Displaying a cozy name and friendly cartoon beaver outside each branch, Su Casita - "your little house" - has drawn tens of thousands of low-to-middle income Mexicans to its doors. The company is a Sofol, the shorthand for housing finance companies that extend residential mortgages and bridge loans for construction (see article p. 1). Notwithstanding the cutesy marketing, it has aggressively grown over the last couple of years. Established in 1994, Su Casita became the second largest Sofol after swallowing a peer, Financiamiento Azteco, in July 2001. Then came last year, when asset growth outstripped the industry average, leaping 56% to Ps13.6 billion (US$1.3 billion). Mortgage loans account for about 84%, while bridge loans for construction make up the rest.
Among the milestones in 2002 was the company's first genuine securitization of bridge loans, a Ps672-million deal that priced last October (see ASR 11/4, p.19) via Deutsche Bank. To date, Su Casita has tapped the markets for Ps1.6 billion (US$147 million), including CPs and quasi-securitizations.
At the sidelines of the World Bank conference, "Housing Finance in Emerging Markets," ASR interviewed Su Casita Vice President Manuel Campos. A graduate of M.I.T.'s Sloan School of Business, Campos held forth on the financing plans for this year, growth challenges down the road and the prospects for eventually crossing the Rio Grande for funds.
Following is a Q&A with Campos.
ASR: Given that state housing agency Sociedad Hipotecaria Federal is phasing out funding for construction bridge loans (see article p. 1), what are your financing plans for this year?
Campos: Since the SHF is pulling out, we'll have to come to market within the next few months. Our plans are to raise about 2 billion pesos [US$184 million] this year in the market for funding construction bridge loans. We had been already been preparing for the SHF's withdrawal last year. In 1999, nearly 100% of our total funding came from the agency. As of December, it was 85%. In terms of bridge loans, we already have less than 50% of our funding from the SHF. We had planned to slash that to zero by the end of this year; now it has become imperative. If you include mortgages, we'd like to bring our SHF funding to 80% in two years. It appears that the SHF will withdraw from lending entirely within seven years and we have to plan accordingly.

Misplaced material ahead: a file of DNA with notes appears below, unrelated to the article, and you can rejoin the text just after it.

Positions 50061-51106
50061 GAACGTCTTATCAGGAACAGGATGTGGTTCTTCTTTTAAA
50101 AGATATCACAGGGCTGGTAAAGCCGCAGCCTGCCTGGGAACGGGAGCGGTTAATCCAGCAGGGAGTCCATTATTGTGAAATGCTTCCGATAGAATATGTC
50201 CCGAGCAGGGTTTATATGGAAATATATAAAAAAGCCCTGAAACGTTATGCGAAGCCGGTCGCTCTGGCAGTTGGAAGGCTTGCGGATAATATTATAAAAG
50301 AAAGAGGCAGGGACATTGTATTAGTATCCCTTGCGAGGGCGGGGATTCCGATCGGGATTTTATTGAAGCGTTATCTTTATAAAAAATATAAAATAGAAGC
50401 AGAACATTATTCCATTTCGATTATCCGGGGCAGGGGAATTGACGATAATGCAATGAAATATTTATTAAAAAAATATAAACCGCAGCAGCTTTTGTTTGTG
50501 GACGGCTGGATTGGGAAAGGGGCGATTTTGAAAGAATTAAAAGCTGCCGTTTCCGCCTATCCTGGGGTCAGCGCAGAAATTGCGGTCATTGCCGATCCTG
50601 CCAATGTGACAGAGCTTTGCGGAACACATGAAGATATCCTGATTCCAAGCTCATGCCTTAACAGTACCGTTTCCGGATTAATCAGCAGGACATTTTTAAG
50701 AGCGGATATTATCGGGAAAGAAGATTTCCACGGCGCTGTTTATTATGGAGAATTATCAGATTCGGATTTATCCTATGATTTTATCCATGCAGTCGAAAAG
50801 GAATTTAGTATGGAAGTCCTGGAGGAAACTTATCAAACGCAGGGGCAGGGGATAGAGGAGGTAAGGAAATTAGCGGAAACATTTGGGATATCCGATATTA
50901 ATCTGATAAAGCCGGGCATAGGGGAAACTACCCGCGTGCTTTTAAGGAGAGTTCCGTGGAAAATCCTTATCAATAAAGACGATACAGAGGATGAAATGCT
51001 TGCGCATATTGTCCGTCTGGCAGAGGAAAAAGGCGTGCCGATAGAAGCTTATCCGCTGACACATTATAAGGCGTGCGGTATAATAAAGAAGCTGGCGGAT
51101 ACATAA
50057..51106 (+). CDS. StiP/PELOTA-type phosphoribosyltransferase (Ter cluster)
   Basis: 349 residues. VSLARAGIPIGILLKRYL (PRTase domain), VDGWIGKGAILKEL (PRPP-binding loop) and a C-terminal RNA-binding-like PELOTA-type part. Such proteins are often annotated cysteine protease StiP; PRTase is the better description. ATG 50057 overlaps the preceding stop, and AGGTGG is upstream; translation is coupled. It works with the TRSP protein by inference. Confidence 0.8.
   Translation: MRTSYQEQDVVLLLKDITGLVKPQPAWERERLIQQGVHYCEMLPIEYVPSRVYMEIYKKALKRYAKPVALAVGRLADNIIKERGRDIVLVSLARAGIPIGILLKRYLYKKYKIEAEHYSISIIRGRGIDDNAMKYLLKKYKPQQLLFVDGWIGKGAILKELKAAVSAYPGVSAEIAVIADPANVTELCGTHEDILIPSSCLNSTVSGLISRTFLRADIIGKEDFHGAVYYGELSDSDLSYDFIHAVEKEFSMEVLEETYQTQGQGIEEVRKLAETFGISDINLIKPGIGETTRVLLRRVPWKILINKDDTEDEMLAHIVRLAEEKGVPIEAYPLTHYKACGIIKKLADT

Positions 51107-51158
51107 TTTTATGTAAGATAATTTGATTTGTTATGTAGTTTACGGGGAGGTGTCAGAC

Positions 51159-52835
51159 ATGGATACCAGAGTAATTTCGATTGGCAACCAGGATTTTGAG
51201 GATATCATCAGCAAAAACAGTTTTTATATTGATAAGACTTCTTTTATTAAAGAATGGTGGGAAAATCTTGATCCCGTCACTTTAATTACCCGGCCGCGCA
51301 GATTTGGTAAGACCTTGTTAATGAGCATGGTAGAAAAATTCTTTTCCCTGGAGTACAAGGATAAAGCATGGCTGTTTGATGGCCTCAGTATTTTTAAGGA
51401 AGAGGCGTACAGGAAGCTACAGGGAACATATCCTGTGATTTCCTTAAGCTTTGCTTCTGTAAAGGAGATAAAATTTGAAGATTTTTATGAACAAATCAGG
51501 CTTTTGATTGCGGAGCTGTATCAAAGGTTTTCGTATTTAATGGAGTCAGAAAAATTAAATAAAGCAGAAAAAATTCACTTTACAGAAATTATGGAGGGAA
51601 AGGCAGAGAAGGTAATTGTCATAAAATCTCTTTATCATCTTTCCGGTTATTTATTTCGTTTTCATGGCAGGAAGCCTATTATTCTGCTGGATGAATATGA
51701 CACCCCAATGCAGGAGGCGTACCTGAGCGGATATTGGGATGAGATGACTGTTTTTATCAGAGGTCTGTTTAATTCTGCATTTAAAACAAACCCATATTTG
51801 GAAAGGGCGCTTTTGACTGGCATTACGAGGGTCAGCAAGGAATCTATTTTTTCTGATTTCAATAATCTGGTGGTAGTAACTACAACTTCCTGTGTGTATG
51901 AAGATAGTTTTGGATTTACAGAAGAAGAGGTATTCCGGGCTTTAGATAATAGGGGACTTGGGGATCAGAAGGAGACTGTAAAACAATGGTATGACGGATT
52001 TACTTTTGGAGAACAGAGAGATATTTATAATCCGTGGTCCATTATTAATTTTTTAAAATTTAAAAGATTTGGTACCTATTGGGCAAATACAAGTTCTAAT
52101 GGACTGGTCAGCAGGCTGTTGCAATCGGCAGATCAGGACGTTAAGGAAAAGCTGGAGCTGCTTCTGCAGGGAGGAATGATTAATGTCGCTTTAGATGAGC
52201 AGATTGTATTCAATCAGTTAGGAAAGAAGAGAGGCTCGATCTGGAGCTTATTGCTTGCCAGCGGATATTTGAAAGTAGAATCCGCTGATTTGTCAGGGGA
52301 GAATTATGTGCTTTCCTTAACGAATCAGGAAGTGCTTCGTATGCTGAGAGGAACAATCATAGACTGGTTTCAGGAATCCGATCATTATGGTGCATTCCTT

ASR: The SHF is touting its guarantee, the IFC has a 14.4% stake in your company and other guarantors have no doubt knocked on your door. Will your future deals carry partial or total guarantees?
Campos: At the end of the day it's an issue of cost. So far you really can't talk about competition among guarantors. You have one transaction from SHF, one from MBIA, and one from FMO. But you can talk about diversity. We might go for a guarantee, but our last issue, which Deutsche structured with a mezzanine, went quite well. The mezzanine, which was rated double-B [on the national scale], yielded 450 basis points over Cetes [treasurys]. We've been gradually selling that piece to private banks, which appear to like the return.
ASR: Will you work with Deutsche bank in your next issuance?
Campos: We have two transactions for which we haven't awarded mandates yet. I think that Deutsche, IXE and Santander each have advantages. We're happy with the work they've all done for us in the past, but are still taking a look at new offers. Both Mexican and foreign banks that never spoke to us before are now seeking us out.
ASR: Deutsche is presently cobbling together a mega-trust for MBS issuance. Are you involved at all?
Campos: We're looking at it, but haven't ruled out going out on our own. The first MBS hasn't come out, but it will happen very soon (see ASR 3/3/03, p.22). Once it does, all the fence-sitters - and there are a lot of them - are going to dive right in.
ASR: The MBS market has yet to get started in Mexico. When it does finally emerge, how far behind will cross-border issuance be?
Campos: The problem in Mexico is that there simply isn't the savings to sustain growth in housing finance. The pension fund allocation for us is finite. You look at the Cetes [treasury] market and there are already U.S. investors buying in. Why would we go to the U.S. market? It's simple, that's where the money is. It's true that we don't have the kind of currency swap market you need for a cross-border MBS, but it's going to happen. Our job so far has been to make our processes as familiar as we can to U.S. investors and we've already done that. Now we just have to sell our story.
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